Henry Vaughan Questions and Answers

Henry Vaughan

This poem explores the nature of humanity's regret, longing, and suffering. One of the most interesting moments in this poem occurs in the third line: "Before I understood this place..." "This...

Latest answer posted October 21, 2016 4:33 pm UTC

3 educator answers

Henry Vaughan

The dominant theme of the poem is loss of childhood innocence and all that it entails. Vaughan presents childhood as a state of "angel infancy" which he desperately wants to regain. In his idyllic...

Latest answer posted July 7, 2018 8:19 am UTC

2 educator answers

Henry Vaughan

According to Samuel Johnson, who in the eighteenth century took a dim view of the metaphysicals: Their thoughts are often new, but seldom natural; they are not obvious, but neither are they just;...

Latest answer posted August 17, 2017 12:03 pm UTC

2 educator answers

Henry Vaughan

The primary theme of Henry Vaughan's "The Retreat" is encapsulated in the title. While most people look at the world and their lives and want to keep moving forward, the speaker of this poem wants...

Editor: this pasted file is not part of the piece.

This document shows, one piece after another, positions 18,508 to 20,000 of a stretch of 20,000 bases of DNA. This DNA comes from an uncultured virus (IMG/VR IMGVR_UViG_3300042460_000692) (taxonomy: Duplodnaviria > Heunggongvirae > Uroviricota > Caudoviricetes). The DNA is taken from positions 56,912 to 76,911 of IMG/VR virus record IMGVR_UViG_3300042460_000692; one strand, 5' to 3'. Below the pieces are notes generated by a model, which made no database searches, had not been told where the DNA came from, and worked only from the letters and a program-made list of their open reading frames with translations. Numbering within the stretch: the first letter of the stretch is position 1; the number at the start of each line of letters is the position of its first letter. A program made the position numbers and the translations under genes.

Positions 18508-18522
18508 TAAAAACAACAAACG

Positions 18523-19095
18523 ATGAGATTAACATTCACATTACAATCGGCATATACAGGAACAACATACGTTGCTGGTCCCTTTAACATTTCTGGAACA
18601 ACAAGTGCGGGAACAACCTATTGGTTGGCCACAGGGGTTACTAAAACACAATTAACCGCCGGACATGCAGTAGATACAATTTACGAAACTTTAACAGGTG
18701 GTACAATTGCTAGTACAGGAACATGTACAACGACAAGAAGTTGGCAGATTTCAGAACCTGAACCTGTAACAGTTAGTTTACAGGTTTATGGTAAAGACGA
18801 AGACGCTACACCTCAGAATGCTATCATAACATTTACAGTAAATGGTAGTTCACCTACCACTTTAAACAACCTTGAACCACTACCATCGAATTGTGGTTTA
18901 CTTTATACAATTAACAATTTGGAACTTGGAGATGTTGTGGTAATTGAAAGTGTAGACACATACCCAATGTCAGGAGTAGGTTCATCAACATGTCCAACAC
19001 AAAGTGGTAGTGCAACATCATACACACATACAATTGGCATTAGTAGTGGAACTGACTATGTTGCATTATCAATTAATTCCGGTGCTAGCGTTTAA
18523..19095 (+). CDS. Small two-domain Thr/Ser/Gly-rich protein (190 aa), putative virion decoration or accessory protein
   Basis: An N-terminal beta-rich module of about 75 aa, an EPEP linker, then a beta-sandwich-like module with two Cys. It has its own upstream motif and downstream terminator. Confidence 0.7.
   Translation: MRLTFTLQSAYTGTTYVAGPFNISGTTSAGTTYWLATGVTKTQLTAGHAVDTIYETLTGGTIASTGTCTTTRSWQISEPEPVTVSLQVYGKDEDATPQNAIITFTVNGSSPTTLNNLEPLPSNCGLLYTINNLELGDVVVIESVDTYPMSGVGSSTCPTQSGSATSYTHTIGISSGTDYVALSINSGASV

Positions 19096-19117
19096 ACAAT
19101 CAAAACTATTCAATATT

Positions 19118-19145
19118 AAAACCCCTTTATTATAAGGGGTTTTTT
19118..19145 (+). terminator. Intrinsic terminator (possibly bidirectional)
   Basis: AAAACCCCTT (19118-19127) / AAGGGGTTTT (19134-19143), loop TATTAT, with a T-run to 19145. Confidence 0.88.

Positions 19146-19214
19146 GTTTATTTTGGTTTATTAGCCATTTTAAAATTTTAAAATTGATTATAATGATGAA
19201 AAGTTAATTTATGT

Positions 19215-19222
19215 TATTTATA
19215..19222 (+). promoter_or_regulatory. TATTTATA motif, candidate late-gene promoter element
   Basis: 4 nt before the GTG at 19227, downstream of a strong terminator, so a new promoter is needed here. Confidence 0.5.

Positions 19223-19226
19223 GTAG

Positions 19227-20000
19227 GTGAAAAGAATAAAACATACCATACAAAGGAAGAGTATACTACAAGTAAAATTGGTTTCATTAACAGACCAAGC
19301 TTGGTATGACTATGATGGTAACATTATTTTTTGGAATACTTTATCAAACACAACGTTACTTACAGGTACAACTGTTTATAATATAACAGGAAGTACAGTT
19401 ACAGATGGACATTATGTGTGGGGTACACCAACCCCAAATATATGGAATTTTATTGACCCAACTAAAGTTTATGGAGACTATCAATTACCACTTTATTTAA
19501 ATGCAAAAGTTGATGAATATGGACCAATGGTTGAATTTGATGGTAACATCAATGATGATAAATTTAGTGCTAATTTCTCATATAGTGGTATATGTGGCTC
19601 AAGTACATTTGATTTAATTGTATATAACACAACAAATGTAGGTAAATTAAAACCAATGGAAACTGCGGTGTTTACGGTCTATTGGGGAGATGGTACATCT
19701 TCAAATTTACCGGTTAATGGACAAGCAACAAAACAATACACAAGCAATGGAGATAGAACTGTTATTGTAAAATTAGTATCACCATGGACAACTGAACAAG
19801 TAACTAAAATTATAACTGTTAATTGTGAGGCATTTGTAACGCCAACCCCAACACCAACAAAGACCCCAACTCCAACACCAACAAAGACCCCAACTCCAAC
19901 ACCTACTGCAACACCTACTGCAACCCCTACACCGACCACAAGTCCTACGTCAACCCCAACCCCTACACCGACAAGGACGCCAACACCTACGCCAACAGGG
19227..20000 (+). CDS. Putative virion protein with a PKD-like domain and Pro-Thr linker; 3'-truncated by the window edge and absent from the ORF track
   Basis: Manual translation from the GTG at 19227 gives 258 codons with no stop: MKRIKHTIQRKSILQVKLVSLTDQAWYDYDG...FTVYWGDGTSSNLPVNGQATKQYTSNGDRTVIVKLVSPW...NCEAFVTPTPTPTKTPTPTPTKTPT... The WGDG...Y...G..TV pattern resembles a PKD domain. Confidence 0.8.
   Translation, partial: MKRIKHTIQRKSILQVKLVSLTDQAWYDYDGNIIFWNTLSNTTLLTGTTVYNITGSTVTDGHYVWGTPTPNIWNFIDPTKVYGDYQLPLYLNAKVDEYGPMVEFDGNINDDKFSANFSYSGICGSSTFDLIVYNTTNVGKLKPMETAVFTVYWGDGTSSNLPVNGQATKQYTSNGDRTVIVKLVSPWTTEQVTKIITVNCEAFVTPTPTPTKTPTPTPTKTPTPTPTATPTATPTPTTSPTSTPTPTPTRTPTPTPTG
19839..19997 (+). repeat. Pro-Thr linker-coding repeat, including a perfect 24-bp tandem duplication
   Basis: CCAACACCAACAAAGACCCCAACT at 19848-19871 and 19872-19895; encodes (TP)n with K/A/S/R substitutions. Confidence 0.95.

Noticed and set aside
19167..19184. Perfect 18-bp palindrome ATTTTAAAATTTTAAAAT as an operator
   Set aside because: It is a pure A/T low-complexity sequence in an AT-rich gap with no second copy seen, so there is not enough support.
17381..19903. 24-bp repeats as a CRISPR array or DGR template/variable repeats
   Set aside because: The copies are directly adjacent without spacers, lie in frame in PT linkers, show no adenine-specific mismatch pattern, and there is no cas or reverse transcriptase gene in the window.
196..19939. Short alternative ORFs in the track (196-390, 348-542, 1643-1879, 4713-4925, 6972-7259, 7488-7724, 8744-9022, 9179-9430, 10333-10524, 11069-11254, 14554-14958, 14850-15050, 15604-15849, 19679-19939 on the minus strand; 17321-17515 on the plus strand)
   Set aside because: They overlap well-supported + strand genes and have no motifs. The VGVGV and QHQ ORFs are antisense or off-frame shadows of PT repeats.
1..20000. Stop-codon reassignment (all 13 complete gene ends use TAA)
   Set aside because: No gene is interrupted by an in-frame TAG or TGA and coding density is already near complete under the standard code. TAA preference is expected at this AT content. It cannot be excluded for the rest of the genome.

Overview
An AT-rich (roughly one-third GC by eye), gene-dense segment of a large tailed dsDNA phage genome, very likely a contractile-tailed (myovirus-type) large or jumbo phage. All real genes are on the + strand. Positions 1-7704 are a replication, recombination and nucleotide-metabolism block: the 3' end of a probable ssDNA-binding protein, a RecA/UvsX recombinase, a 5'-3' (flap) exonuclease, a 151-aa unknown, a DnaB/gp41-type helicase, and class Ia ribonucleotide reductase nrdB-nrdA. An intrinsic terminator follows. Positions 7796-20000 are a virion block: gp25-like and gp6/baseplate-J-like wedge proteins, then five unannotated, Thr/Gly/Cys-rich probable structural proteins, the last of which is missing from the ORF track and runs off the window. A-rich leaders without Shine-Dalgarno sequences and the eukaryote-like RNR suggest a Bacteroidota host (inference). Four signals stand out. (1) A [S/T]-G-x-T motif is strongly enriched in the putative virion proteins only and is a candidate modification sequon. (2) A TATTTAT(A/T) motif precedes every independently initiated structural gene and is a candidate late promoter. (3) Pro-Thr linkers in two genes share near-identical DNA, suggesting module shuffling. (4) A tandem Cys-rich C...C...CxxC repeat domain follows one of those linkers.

Latest answer posted February 28, 2014 9:08 pm UTC

1 educator answer

Henry Vaughan

As a metaphysical poet of the 17th century, Vaughan expresses his ideas in an emotional context in "Regeneration." Vaughn's poem communicates his perception that as a child grows, he moves away...

Latest answer posted February 12, 2009 4:41 am UTC

1 educator answer

Henry Vaughan

In this poem, Henry Vaughan expresses his hope that, when he dies, he will not be moving forward, as such, but instead returning to the state of innocence he was in before he was born, and in his...

Latest answer posted January 8, 2019 12:11 pm UTC

2 educator answers

Henry Vaughan

Henry Vaughan, a metaphysical poet, celebrates a conservative, "pre-fall" Christian attitude in "The Retreate." With most metaphysicals, Vaughan uses an elaborate conceit (a personified soul) that...

Latest answer posted September 19, 2009 1:45 am UTC

1 educator answer

Henry Vaughan

An elegy is a poem of reflection or lament for the dead, and is not to be confused with eulogy, which is typically a speech given in praise of someone (not necessarily dead either). Henry Vaughan...

Latest answer posted May 7, 2015 8:55 pm UTC

1 educator answer